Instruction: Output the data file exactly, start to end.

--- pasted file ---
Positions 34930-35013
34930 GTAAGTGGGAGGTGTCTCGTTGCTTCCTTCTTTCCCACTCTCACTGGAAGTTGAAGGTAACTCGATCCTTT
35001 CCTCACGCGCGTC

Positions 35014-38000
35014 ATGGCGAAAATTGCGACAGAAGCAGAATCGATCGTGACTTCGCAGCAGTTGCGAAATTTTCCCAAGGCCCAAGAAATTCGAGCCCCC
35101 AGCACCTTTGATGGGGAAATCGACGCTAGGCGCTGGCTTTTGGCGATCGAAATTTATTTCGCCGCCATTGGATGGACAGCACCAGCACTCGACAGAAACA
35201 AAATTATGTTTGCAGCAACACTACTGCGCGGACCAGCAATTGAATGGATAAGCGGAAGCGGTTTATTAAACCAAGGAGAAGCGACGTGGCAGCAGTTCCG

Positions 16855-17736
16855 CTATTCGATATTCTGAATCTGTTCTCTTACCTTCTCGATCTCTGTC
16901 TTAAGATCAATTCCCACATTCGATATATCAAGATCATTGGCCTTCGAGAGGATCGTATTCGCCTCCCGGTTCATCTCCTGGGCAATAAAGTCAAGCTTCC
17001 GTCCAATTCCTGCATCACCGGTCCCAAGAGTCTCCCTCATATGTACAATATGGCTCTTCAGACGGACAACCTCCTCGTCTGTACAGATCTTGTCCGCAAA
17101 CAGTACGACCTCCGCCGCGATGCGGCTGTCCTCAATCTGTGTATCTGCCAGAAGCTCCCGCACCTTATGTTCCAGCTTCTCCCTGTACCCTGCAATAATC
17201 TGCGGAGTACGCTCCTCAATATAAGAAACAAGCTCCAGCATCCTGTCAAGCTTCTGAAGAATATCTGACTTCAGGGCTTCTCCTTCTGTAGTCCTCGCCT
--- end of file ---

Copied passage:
Positions 34930-35013
34930 GTAAGTGGGAGGTGTCTCGTTGCTTCCTTCTTTCCCACTCTCACTGGAAGTTGAAGGTAACTCGATCCTTT
35001 CCTCACGCGCGTC

Positions 35014-38000
35014 ATGGCGAAAATTGCGACAGAAGCAGAATCGATCGTGACTTCGCAGCAGTTGCGAAATTTTCCCAAGGCCCAAGAAATTCGAGCCCCC
35101 AGCACCTTTGATGGGGAAATCGACGCTAGGCGCTGGCTTTTGGCGATCGAAATTTATTTCGCCGCCATTGGATGGACAGCACCAGCACTCGACAGAAACA
35201 AAATTATGTTTGCAGCAACACTACTGCGCGGACCAGCAATTGAATGGATAAGCGGAAGCGGTTTATTAAACCAAGGAGAAGCGACGTGGCAGCAGTTCCG

Positions 16855-17736
16855 CTATTCGATATTCTGAATCTGTTCTCTTACCTTCTCGATCTCTGTC
16901 TTAAGATCAATTCCCACATTCGATATATCAAGATCATTGGCCTTCGAGAGGATCGTATTCGCCTCCCGGTTCATCTCCTGGGCAATAAAGTCAAGCTTCC
17001 GTCCAATTCCTGCATCACCGGTCCCAAGAGTCTCCCTCATATGTACAATATGGCTCTTCAGACGGACAACCTCCTCGTCTGTACAGATCTTGTCCGCAAA
17101 CAGTACGACCTCCGCCGCGATGCGGCTGTCCTCAATCTGTGTATCTGCCAGAAGCTCCCGCACCTTATGTTCCAGCTTCTCCCTGTACCCTGCAATAATC
17201 TGCGGAGTACGCTCCTCAATATAAGAAACAAGCTCCAGCATCCTGTCAAGCTTCTGAAGAATATCTGACTTCAGGGCTTCTCCTTCTGTAGTCCTCGCCT